Substitutions, Choices and Planning Resources7

Dieting is frequently about substitution. You need to rewire your brain and appetite to accept healthy choices for fast-food and commercially prepared snacks. While low calories substitutions are available and replacements for sugar and fat can be purchased, it is often the healthiest choices that remain the simplest and most effective. You can add a sugar substitute to drinks and make foods using it. You can opt for brown sugar over white. You can also simply switch to something that is all-natural. This is easier when it comes to snacks.

Fruit in various forms can replace chips and cheesies. Low fat food options, if the fat meets the requirements for being nutritionally sound, are better than whole fat food options. Instead of fat cuts of meat, replace them with lean. Beans can replace some meat products. Soy now comes in a variety of attractive looking and delicious forms. Instead of red meat serve chicken and other types of poultry. Fresh vegetables are superior in quality and nutritional value to canned goods.

Make your choices wide and varied and do not hesitate to turn to knowledgeable resources such as government programs and diet programs. Some help you count calories and specify specific nutritional value of foods. Some resources such as books will take you step-by-step through the planning process. They will provide meal suggestions, outline a dieting plan and guide you through a trip to the grocery store. Other nutritional plans will simplify the entire process by taking over the planning process for you. Not only does the program plan your meals, you will also eat food products allowed under the program to help you balance calories.


Planning a diet can be compared to planning a military campaign. It involves many different variables including developing a strategic approach. You must be willing to “take orders” by following healthy meal guidelines or the tenets of a healthy weight loss program.

You can let others create the weight loss plan for you or design it yourself. You can follow the rules laid out by MyPlate or adhere to those of a diet guru. You can think and plan ahead, creating a balanced meal plan. You can also sign up for a prepaid plan which can offer advice, provide you with the guidelines of their plan and, in some cases, even make the food for you. The choice is yours. What is essential is that you come to realize that there is a distinct and irrevocable connection between your choices in food and your weight gain or loss.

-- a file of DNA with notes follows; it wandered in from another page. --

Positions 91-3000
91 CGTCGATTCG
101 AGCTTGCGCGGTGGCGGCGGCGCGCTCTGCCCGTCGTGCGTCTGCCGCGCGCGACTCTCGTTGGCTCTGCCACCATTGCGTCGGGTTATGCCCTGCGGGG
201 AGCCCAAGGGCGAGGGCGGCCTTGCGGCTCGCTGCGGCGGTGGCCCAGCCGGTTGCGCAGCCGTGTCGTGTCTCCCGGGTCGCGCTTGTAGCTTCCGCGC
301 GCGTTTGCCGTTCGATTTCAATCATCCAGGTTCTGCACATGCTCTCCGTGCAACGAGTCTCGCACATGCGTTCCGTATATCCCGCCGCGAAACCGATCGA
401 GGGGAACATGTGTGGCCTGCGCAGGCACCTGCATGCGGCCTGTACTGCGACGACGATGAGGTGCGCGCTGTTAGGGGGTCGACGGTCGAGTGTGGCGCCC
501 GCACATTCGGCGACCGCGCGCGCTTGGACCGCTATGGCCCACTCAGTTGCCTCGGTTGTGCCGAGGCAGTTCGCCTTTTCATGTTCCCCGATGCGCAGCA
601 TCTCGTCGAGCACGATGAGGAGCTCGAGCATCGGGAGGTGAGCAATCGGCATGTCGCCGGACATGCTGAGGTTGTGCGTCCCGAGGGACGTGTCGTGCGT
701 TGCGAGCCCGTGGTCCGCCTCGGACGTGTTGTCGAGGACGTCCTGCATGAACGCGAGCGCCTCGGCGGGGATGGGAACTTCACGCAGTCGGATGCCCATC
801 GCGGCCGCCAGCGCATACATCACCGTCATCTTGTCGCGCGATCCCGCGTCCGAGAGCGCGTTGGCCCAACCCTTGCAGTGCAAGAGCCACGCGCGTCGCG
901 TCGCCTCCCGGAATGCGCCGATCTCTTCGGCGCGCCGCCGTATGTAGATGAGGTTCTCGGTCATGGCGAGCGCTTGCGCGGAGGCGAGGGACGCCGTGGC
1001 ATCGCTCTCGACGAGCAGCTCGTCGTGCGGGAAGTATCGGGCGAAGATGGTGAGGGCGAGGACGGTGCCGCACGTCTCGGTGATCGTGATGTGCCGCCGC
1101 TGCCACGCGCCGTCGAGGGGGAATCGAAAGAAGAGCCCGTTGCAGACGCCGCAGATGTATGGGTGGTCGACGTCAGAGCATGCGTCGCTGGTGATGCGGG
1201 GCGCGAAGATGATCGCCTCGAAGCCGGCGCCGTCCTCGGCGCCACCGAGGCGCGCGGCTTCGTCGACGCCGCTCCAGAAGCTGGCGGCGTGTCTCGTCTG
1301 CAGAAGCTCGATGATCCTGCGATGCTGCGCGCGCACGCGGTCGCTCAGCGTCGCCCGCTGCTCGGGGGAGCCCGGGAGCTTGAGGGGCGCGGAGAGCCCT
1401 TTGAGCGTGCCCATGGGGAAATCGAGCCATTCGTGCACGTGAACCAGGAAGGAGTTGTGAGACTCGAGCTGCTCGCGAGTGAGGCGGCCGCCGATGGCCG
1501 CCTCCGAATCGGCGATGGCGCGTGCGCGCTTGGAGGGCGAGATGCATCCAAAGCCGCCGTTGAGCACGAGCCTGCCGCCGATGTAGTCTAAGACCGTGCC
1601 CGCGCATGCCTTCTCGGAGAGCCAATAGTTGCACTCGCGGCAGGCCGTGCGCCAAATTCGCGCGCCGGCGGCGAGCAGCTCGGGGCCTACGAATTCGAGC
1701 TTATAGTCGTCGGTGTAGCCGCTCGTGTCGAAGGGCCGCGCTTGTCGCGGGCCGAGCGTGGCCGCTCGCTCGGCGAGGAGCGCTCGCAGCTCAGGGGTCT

1 Kelly, E. B. (2006). Obesity. Westport, Connecticut: Greenwood Press.

2 Fishback, Alexa L. (2008). Women’s Health. The Daily Fix. Rodale Press.

3 Kant, A. K.; Andon, M. B.; Angelopoulos, T. J. and Rippe, J. M. (2008). Association of Breakfast Energy Density with Diet Quality and Body Mass Index in American Adults: National Health and Nutrition Examination Surveys, 1999–2004. American Journal of Clinical Nutrition. 88 (5), 1396-1404.

4 Nelson, J. and Zeratsky, K. (2011). Step Up to Myplate, the New Food Icon. Retrieved from Mayo Clinic at: www.mayoclinic.com/health/myplate/MY01784.

5 USDA (2011) Dietary Guidelines. Retrieved from US Department of Agriculture at: www.choosemyplate.gov/guidelines/index.html.

6 Nelson, J. and Zeratsky, K. (2009). “Portion Control – Downsize Portions for Better Weight Control.” Retrieved from www.mayoclinic.com/health/portion-control/MY01101.

7 Mayo Clinic (2011). “Weight Loss Basics.” Retrieved from  www.mayoclinic.com/health/weight-loss/MY00432.